Published by Marshall Cavendish, "Buddhist Temples of Thailand" is available in Thai bookstores now. A new book focusing on Thailand’s most notable temples hit store shelves recently, titled “Buddhist Temples of Thailand: A Visual Journey Through Thailand's 40 Most Historic Wats”. The book explores the Buddhist temple's historical position in Thai culture and the dynamic role it continues to play in everyday life.
The kingdom's best-known and rare temples, such as Wat Phra Kaew in Bangkok and Wat Phumin in Nan, are highlighted in the book's 200 commissioned photographs.
“One reason many of us are hooked on temple-hopping in Thailand no doubt springs from the fact that the monuments are simply so accessible," says author Joe Cummings in the book's forward. "Like your neighborhood 7-eleven, wats aren’t closed on Sundays, or Saturdays or full moon days. You don’t have to be Buddhist to enter, and in even the strictest religious settings they’re open to all, regardless of race, nationality, gender or social class."
Travel writing legend Cummings selected 40 temples from the more than 31,000 across the country for their unique architecture, stunning murals, revered Buddha images and historical significance. Photography is by Dan White, an experienced Bangkok-based magazine and features photojournalist.
This is the first book to cover the whole country’s temples and feature commissioned photography. It is available at Asia Books, Kinokuniya, B2S now and will be on Amazon from June. Check out some of the photos taken in Bangkok, below:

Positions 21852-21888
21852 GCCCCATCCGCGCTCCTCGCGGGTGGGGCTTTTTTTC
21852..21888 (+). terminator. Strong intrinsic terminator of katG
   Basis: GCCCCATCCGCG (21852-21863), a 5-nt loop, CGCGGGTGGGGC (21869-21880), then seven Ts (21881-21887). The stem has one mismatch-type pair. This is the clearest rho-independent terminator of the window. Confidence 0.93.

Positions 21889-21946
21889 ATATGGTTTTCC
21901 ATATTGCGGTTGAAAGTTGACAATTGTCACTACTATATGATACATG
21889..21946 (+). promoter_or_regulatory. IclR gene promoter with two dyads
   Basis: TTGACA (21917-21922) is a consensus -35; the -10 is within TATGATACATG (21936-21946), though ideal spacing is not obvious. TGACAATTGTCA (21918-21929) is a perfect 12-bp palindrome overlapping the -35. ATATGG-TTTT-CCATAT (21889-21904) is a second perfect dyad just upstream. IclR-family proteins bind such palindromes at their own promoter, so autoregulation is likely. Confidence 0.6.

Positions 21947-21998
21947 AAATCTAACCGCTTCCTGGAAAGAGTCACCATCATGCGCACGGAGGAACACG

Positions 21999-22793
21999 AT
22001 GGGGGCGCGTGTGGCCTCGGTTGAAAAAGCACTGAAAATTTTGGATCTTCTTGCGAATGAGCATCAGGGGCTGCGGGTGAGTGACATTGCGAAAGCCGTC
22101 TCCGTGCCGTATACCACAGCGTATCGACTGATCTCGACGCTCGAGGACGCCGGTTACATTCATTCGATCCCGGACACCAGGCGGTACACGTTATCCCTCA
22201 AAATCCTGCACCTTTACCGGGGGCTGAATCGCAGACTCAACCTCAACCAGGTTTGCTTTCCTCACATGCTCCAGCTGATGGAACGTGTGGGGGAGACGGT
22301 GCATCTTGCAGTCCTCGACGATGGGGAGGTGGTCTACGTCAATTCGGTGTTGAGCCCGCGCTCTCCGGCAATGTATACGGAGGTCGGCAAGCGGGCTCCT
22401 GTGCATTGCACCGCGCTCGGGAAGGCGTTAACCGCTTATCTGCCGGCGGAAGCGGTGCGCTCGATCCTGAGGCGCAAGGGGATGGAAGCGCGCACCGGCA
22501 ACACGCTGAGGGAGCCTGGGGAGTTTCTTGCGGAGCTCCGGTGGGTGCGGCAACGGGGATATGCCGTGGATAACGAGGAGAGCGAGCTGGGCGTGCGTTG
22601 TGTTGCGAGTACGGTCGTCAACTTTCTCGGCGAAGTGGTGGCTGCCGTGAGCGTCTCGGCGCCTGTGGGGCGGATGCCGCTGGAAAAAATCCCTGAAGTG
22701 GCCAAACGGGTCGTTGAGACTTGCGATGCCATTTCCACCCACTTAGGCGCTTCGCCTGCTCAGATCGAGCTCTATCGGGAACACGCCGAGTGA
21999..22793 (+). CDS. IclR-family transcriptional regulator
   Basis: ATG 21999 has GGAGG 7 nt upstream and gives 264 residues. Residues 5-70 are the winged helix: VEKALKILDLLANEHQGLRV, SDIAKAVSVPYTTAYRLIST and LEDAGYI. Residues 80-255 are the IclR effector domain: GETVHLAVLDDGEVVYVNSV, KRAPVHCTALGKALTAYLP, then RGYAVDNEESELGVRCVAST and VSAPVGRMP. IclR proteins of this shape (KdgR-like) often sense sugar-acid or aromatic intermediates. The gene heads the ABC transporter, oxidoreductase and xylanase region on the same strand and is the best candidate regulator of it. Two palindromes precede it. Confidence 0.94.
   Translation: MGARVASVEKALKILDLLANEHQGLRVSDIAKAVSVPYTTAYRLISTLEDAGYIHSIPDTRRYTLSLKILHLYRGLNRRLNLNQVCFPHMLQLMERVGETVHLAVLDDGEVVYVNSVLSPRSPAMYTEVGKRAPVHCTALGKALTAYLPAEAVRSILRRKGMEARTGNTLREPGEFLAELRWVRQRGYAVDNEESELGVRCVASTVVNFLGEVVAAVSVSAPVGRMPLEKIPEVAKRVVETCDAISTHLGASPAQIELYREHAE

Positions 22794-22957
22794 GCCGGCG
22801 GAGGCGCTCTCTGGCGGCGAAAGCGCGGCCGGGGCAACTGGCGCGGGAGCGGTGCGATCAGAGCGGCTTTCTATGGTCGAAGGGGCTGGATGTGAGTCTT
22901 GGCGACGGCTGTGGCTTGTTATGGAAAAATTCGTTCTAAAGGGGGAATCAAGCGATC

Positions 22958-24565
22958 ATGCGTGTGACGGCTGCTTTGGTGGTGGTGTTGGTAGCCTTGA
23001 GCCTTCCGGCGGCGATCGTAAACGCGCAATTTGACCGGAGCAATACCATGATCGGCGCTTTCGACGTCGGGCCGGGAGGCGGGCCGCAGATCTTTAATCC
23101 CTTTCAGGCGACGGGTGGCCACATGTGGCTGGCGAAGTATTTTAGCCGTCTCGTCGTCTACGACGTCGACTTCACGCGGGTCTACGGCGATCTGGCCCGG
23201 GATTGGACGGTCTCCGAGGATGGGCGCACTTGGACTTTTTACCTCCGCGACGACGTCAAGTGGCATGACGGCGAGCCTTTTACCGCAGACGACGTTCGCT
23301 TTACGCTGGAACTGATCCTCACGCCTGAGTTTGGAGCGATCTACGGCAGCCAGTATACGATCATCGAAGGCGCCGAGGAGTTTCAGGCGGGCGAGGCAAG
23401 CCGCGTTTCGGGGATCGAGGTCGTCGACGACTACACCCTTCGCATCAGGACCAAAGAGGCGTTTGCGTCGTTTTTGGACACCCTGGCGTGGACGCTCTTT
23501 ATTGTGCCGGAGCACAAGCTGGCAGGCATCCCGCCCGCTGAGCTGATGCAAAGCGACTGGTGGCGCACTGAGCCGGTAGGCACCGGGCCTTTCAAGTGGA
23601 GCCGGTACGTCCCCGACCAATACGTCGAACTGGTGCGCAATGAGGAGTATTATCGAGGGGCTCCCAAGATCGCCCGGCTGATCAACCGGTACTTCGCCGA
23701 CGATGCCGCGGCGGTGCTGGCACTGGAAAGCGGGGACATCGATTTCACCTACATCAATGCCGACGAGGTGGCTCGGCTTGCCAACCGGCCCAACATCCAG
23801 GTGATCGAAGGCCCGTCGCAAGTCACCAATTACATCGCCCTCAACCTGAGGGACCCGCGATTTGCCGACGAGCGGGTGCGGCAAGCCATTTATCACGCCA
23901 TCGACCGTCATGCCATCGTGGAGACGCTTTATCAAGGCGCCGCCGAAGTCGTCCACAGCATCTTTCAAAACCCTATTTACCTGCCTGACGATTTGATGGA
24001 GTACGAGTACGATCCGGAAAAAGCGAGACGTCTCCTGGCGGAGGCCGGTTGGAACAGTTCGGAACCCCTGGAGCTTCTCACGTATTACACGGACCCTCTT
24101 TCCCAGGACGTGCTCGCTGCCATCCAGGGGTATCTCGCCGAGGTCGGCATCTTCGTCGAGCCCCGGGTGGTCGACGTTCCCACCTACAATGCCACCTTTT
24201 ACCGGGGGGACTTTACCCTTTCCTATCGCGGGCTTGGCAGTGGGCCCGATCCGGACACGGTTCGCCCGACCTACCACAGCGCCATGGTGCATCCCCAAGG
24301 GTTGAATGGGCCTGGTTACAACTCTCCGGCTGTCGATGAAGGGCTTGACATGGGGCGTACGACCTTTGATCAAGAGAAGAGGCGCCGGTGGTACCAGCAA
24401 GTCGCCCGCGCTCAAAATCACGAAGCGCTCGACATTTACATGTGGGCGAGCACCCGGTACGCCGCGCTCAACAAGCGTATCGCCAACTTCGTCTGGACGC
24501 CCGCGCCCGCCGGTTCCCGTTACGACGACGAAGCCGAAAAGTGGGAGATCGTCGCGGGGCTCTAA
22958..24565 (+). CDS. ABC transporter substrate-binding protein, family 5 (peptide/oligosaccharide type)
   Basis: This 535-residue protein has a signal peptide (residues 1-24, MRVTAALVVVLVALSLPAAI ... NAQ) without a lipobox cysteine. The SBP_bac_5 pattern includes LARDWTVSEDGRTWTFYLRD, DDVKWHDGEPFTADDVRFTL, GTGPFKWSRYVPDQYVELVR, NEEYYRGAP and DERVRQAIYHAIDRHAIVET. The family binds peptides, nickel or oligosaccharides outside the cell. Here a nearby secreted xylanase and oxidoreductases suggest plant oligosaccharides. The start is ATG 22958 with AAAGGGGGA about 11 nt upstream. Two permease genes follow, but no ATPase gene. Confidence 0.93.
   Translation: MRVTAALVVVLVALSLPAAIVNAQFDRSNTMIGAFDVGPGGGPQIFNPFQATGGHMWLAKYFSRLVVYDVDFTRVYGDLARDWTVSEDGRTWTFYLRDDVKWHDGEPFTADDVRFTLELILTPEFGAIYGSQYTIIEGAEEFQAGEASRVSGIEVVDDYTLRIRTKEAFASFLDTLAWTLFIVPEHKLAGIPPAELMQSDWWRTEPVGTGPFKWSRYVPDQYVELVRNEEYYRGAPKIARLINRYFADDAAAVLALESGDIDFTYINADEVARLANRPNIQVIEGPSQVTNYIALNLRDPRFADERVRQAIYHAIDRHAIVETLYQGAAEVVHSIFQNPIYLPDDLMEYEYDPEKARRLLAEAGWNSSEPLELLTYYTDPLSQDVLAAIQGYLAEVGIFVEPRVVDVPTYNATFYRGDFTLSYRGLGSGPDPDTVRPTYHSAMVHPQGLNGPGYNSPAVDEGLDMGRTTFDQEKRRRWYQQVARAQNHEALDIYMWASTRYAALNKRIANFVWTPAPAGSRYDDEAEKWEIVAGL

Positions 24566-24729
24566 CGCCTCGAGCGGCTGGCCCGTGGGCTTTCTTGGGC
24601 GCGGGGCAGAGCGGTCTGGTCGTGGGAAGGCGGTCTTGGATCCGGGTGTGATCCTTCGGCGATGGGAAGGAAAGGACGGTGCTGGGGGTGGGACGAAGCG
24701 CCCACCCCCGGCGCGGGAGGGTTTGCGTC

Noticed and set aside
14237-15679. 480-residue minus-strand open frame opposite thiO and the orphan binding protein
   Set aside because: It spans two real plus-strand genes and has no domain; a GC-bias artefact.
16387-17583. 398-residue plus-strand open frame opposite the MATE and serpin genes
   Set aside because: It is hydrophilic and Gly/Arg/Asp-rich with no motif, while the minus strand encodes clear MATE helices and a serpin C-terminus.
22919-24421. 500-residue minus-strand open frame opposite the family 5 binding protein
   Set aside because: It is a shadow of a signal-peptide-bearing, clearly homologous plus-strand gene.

Fortune telling is a popular pastime at some temples.A "Ngaan watt" (temple fair) at Wat Indrawiharn, Bangkok. Temple fairs offer entertainment and recreation to temple devotees, while raising funds for the monastery.Monks at Wat Intharawihan create "am moon" (holy water) by linking "as sin" (blessed string) between themselves, the wat, the attendants, and a vat of water into which candlewax is dripped.Wat Suan Phlu demonstrates the juxtaposition of traditional Buddhist architecture set against one of the icons of Bangkok's building boom in the 1980s and 1990s.The gilded stupa atop Phu Khao Tong, the Golden Mount.Monks melt pellets to be forged into bronze votive Buddha images at Wat Phra Dhammakaya. When ready the images will be placed inside the great stupa.This mural in the bot at Wat Arun depicts court attendants resting inside the walls of Ko Rattanakosin, while a royal procession takes place outside.A monk reaffirms his monastic precepts before an elder monk at Wat Arun, a ritual performed fortnightly.The wihan's doors at Wat Sutat were carved and painted by several artisans, including King Rama II himself.The world famous 46-metre long reclining Buddha at Wat Phra Chetuphon, better known as Wat Pho.Wat Phra Chetuphon shows how stupas in the Rattanakosin era were heavily decorated with fragments of Chinese porcelain.A cloister and wihan at Wat Phra Chetuphon, Bangkok's oldest Buddhist monastery.The bot at Wat Dusitaram, surrounded by ordination boundary markers and displaying an unusual lateral veranda